A Costner hit

PUBLISHED : Thursday, 27 January, 1994, 12:00am
UPDATED : Thursday, 27 January, 1994, 12:00am

KEVIN Costner has made a hatful of baseball movies, of which Field of Dreams was the latest and Chasing Dreams the earliest. Chasing Dreams sneaked on to daytime television in Hong Kong a few months back as quietly as an embarrassed mouse in slippers. Costner, unknown when it was made in 1981, was in and out of it in five minutes - much to his relief no doubt - and what he left behind amounted to very little: a low-budget tear-jerker about a teenager who has to work on the farm, look after his dying young brother and sneak in baseball practice.

Bull Durham (World, 9.32pm) is the pick of Costner's baseball portfolio. It's full of obligatory back-slapping and gum-chewing, but is still a great deal more fun than the affected Field of Dreams, without ever turning into a baseball-player-meets-raunchy-groupie pubescent drama, which it could so easily have done.

It does not because the script is a cut above the usual and because the performances, particularly from Susan Sarandon as the sassy groupie, are memorable. Even Costner, not known for his ability to run the gamut of emotions (if in doubt, watch The Bodyguard) squeezes some depth from his character, a veteran of the game put in charge of an ill-disciplined North Carolina minor league team. In particular, his job is to get the best from a talented but lazy pitcher, Tim Robbins, the man who went on to achieve a certain greatness for his roles in two of the most satirical of satires, The Player and Bob Roberts.

Bull Durham does have its dreary patches, but persevere if you begin to waver - there is some spectacular sex at the end.

MICHAEL Douglas has never appeared in a baseball movie, but he did appear in the unpleasant The Star Chamber (Pearl, 9.30pm), in which a bunch of judges get together in a secret society to retry defendants who have been unjustly freed and then have them executed by hired assassins.

It's all a bit hard to swallow and rather nasty in places, what one critic referred to as a ''Michael Winner with a conscience''.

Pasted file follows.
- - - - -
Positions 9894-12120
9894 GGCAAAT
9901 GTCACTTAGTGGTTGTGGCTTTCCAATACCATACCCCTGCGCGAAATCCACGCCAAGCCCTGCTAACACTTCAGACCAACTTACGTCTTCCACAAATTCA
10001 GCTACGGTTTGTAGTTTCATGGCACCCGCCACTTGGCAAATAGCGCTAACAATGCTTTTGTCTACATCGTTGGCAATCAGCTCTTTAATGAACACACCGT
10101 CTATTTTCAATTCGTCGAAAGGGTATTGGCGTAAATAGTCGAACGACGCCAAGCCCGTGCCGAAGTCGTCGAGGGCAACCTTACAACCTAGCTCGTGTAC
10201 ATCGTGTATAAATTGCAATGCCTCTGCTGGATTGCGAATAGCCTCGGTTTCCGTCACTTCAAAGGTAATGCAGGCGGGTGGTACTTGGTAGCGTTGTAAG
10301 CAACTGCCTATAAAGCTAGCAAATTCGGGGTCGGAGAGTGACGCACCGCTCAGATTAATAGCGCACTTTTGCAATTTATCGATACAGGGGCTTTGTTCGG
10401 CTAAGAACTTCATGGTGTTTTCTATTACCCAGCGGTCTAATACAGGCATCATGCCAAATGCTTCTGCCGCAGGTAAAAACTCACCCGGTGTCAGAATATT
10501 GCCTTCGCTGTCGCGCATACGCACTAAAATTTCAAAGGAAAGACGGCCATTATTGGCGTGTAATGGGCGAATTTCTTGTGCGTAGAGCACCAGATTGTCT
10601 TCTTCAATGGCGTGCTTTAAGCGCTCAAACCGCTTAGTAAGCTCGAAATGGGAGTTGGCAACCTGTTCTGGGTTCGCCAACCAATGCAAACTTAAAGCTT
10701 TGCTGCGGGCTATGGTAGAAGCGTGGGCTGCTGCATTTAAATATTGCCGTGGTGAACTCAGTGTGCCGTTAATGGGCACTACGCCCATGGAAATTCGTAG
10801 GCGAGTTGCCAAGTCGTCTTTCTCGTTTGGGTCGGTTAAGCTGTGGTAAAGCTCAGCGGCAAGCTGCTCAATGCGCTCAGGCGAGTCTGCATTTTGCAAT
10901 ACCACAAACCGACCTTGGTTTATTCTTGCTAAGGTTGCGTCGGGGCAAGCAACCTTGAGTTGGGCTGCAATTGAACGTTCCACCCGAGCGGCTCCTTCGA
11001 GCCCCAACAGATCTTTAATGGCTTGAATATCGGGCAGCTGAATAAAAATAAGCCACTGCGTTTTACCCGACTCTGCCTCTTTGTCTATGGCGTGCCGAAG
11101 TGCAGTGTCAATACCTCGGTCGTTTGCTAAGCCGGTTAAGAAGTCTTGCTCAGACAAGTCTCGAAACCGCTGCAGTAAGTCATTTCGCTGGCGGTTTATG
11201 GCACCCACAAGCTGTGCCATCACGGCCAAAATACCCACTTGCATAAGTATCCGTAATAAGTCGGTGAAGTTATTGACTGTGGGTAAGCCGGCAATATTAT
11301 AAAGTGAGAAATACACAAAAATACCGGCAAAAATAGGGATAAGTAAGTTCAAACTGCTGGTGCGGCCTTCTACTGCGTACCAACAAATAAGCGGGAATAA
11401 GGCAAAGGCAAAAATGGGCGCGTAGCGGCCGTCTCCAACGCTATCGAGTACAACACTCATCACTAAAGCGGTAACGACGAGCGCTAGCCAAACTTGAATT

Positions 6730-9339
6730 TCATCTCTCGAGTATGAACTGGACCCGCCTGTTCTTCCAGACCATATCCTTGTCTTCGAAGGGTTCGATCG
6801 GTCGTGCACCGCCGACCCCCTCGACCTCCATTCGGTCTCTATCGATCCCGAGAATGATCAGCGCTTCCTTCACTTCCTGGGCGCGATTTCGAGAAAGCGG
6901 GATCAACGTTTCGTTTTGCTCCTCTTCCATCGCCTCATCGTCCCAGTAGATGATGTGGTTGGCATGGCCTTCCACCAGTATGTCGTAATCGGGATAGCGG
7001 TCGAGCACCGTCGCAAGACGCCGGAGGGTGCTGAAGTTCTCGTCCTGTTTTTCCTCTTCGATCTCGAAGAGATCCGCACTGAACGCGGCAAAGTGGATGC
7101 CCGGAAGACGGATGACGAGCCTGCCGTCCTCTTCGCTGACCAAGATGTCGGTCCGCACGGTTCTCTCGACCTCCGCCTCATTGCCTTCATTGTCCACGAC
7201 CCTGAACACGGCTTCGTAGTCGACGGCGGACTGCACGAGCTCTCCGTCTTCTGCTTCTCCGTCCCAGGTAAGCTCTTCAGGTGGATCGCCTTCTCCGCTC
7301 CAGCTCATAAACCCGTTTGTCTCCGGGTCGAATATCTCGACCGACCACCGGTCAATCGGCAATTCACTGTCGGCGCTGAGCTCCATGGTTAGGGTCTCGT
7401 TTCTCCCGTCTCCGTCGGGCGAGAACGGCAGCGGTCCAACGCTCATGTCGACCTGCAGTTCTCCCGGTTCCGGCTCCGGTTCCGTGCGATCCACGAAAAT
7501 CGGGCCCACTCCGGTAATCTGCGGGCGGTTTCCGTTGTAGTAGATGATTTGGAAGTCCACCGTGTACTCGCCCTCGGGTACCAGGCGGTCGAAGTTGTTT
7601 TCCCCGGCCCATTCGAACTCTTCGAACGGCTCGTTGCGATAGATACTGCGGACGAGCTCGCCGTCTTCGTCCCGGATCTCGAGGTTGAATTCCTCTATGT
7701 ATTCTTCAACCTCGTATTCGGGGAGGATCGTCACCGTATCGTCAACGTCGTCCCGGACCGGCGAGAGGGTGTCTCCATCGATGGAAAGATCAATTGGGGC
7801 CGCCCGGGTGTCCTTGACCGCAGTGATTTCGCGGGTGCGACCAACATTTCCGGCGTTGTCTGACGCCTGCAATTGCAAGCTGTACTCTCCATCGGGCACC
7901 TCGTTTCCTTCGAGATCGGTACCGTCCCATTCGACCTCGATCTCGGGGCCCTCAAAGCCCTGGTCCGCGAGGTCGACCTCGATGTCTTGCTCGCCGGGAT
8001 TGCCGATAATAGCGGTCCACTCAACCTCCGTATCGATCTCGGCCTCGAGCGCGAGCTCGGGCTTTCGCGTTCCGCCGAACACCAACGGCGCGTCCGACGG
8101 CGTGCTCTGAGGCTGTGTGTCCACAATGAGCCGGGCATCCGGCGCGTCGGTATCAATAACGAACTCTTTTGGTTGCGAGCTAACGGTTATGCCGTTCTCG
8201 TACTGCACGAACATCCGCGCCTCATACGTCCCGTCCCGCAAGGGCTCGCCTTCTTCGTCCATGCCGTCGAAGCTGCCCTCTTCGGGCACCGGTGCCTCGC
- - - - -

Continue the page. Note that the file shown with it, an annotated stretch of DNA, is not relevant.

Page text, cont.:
PEARL should really have taken on Bull Durham with sex, lies & videotape (Pearl, 12.05am), not because it has the word sex in the title, although that is usually reason enough, but because it is better and newer than The Star Chamber. From a ratings point of view its disadvantage is that it has no astoundingly big names in it, although Andie MacDowell (Green Card) is hardly a complete unknown and neither is James Spader.

But Michael Douglas is a superstar, so those of you who want to watch sex, lies and videotape, which took top prize at the Cannes Film Festival in 1989, will have to use either your video recorder or caffeine.

THE best I can offer for House of Death (World, 1.05am) is an intriguing extract from the synopsis. Read this and then make your own decision: Abused as a child by his mother, a prostitute, he screams as he swings the machete in the air, as he cries: ''Just . . . like Mama. Nothing good left. You . . . you want to play with my body too. Just like . . . just like Mama. Bad. Bad. KILL. MAMA. BAD.BAD.'' And so on.

IF House of Death sounds like too much of an ordeal, try Man's Heritage (Pearl 8.00pm) and Wildlife Journeys (Pearl 9.00pm), both of which have far better scripts.

Man's Heritage is a fine example of how documentary makers can turn the most mundane subjects into intriguing television. It looks at Jackdaws, birds that have a reputation as thieves and vermin.

Wildlife Journeys studies animal mobility, from the sea slug to the ''flying'' manta ray and the jet-propelled jellyfish.